Posts Tagged ‘Albert Schweitzer’

Vocation and Life Purpose Discovery

Monday, July 9th, 2012 by Diane Chandler

This past May, 2012, another group of divinity graduates received their diplomas from Regent University. Some currently hold fulfilling jobs, while others who are employed dream of moving into more satisfying employment.  Others are in transition or may be unemployed.  Times of transition are often wrought with anxiety which raises several questions:

-what is my life calling?

-what are my unique gifts and talents, and how can I steward them for God’s glory?

-how can I serve God in what I’d like to do, yet still make a living?

-what job would be most fulfilling to me?

-is what I am doing significant, and even more probing, am I significant?

These questions take time, experience, discernment, reflection, prayer, and input from others to address. No matter what our life season, we occasionally circle back to these basic questions.  However, we must remember that vocation is not to be equated with a job. Vocation first begins as a general call to follow Christ, followed by a specific call that is unique to each individual in contributing to Christ’s mission in the world, followed by an immediate call involving the duties at hand, such as family responsibilities. All three coalesce into our discipleship journey and reflect loving and serving God and others. God promises to guide us and does so each step along our journey. How God guided Albert Schweitzer (1875-1965), German Lutheran theologian, musician, and medical doctor, offers some key principles!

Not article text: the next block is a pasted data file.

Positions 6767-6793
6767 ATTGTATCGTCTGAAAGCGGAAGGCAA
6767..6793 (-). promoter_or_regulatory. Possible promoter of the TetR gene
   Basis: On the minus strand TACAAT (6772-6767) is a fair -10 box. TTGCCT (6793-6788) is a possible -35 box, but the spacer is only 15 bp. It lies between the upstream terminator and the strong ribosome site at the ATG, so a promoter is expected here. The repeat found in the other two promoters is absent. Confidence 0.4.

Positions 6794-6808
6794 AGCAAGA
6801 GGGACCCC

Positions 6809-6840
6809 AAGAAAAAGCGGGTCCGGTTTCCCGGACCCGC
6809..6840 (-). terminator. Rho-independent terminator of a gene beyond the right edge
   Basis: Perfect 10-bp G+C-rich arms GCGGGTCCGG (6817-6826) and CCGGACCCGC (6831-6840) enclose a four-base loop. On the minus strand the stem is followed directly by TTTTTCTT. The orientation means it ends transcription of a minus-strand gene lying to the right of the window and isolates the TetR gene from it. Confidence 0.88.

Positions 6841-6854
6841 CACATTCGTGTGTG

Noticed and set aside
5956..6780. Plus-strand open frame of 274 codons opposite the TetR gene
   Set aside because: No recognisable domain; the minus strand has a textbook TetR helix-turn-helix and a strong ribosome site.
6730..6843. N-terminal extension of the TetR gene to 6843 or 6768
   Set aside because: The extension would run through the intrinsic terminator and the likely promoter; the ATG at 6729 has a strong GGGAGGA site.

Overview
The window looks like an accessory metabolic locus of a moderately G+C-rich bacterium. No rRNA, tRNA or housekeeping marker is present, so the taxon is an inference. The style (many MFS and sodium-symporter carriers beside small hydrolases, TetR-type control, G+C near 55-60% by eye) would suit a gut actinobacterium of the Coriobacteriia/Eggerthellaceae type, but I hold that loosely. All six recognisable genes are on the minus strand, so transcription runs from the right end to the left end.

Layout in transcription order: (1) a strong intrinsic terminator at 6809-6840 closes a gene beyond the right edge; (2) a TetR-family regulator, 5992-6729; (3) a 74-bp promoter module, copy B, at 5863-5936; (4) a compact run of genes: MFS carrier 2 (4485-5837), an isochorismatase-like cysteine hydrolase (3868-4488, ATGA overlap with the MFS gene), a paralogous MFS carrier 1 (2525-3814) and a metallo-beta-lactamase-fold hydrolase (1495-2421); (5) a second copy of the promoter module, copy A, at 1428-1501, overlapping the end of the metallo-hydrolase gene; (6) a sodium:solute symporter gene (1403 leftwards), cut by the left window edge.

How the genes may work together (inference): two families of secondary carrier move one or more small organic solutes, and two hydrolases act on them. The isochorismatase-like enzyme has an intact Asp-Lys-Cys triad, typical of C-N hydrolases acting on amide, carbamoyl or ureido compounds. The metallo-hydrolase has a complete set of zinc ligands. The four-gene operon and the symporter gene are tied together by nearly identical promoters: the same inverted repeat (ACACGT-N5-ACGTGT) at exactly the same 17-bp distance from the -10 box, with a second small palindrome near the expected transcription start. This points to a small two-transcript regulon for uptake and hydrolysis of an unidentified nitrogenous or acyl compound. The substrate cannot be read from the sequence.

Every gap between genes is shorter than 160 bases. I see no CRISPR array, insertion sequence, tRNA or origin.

In his riveting autobiography, Schweitzer wrote about a developing sense of call in the chapter entitled “I Resolve to Become a Jungle Doctor.”[1]

He chronicled how his sense of calling morphed from theology and music to include becoming a medical doctor. Although few will be called by God to serve as a medical doctor in Africa, the path that Schweitzer followed is equally as compelling today as it was during his lifetime. Notice the progression that carried him along in life purpose discovery and subsequent decision making.

While focused in academic studies and music, Schweitzer developed a growing empathy for others “struggling with sorrow and suffering.”[2]

Identification of one’s calling often begins with a burden of compassion to assist others. Then at age 21, Schweitzer realized that he could not accept his good fortune relative to university study, scholarship, and organ proficiency as “a matter of course” but determined to “give something in return.”[3]

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